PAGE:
Norwegian aluminium producer Norsk Hydro ASA announced yesterday a project with circular economy start-up Nuvosil to develop a new method for recycling aluminium and silicon that could cut processing costs and energy consumption by up to 90 percent.
Hydro says the foundation for this new technology is a unit for screw extrusion of metal materials. Developed in conjunction with SINTEF, NTNU, Cemtec (Austria) and Reifenhauser (Germany) in the Low Energy Recycling (LER) project, Hydro and Nuvosil will determine during the course of the project whether a commercial-scale version of the extruder is economically viable.
Trond Furu, Research Manager in Hydro’s Corporate Technology Office, said his firm is looking forward to testing the new technology.
“We are very encouraged to kick off the industrialization of the Hydro laboratory screw-extruder technology, which has been tested in a range of R&D projects in close collaboration with NTNU in Trondheim.”
The technology in question could potentially cut energy used in recycling of aluminium by up to 90 percent, which would reduce CO2 emissions by a like amount.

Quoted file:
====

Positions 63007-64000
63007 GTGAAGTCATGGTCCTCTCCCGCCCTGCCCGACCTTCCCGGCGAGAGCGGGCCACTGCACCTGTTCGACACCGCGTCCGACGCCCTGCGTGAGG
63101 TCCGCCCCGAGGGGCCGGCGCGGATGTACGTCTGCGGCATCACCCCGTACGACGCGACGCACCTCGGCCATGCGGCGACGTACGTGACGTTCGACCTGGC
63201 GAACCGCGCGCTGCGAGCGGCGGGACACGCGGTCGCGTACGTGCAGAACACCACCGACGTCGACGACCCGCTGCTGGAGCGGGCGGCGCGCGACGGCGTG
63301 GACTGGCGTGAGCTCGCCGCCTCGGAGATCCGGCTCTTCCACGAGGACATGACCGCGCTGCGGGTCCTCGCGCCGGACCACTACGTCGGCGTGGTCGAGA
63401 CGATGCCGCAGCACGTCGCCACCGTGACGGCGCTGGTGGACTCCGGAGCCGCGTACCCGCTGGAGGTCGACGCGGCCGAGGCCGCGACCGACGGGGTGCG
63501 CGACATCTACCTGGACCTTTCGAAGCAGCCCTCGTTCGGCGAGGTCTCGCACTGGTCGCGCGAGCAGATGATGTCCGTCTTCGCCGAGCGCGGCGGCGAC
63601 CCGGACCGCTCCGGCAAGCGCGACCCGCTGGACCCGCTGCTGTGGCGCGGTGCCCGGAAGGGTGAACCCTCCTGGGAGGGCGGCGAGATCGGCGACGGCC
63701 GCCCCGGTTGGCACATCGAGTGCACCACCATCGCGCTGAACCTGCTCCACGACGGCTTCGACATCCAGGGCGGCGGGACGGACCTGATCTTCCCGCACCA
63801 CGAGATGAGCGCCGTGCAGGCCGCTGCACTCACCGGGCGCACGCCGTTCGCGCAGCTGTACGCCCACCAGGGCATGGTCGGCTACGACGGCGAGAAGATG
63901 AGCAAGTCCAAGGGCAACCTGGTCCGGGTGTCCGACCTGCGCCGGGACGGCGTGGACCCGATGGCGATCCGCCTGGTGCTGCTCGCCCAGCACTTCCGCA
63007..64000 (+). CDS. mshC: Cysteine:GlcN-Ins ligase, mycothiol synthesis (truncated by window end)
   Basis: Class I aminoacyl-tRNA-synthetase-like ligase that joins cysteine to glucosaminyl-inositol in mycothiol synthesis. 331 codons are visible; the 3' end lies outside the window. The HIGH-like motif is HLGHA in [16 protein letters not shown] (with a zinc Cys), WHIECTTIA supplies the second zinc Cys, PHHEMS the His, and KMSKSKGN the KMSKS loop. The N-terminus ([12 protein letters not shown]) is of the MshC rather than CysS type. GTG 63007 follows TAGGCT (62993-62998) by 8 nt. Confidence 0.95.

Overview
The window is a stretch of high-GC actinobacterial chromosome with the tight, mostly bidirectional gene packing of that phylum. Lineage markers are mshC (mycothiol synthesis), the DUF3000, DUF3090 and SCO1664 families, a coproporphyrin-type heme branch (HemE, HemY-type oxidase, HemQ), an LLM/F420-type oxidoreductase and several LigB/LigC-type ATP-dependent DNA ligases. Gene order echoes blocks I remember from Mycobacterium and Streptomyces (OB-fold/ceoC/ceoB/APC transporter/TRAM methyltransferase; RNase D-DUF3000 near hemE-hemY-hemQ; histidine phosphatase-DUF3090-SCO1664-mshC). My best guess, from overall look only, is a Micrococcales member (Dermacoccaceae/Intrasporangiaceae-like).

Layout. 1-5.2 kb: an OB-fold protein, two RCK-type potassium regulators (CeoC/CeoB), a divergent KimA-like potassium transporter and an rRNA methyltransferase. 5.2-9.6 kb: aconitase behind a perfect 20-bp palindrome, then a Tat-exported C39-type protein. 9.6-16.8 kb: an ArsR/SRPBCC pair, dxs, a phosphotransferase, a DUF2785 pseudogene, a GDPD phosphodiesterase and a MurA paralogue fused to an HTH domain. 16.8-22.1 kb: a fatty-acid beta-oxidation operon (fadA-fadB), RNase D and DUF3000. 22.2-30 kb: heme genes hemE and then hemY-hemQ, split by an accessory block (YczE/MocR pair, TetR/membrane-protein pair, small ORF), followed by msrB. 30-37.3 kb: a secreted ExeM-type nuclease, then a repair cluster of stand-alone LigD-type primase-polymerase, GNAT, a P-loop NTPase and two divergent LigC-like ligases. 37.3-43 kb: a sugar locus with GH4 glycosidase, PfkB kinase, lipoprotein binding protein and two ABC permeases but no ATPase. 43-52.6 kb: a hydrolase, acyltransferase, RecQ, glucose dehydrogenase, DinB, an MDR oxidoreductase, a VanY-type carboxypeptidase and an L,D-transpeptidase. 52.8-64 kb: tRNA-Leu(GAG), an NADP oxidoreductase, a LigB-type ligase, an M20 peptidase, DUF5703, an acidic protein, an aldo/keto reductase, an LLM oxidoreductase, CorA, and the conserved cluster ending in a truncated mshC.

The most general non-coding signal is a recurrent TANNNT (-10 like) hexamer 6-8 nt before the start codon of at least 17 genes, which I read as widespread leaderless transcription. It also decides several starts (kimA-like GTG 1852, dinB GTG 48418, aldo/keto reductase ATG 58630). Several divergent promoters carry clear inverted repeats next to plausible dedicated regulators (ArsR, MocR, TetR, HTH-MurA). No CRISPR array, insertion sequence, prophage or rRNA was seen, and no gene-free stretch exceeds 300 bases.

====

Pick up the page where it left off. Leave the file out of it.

“The technology greatly reduces energy consumption, and significantly increases the recycling rate. Enova believes that technology of this type is needed to reach the low-emission society and eliminate greenhouse gas emissions by 2050,” expressed Ståle Kvernrød, Enova senior adviser.
Enova will be supporting the project with a contribution of NOK9.4 million. The Norwegian governmental entity Enova will also provide financial assistance on the project, which should continue through the end of this year.
“We are very pleased with the support from Enova,” added Nuvosil’s CEO Bjørn-Olav Brelin. “Even with the very promising operational and financial prospects of the LER technology, Enova’s financial contribution and risk sharing has been crucial for the realization of this project.”
Hydro expects to test the technology at its plants in Norway with production of its low-carbon extrusion ingot CIRCAL.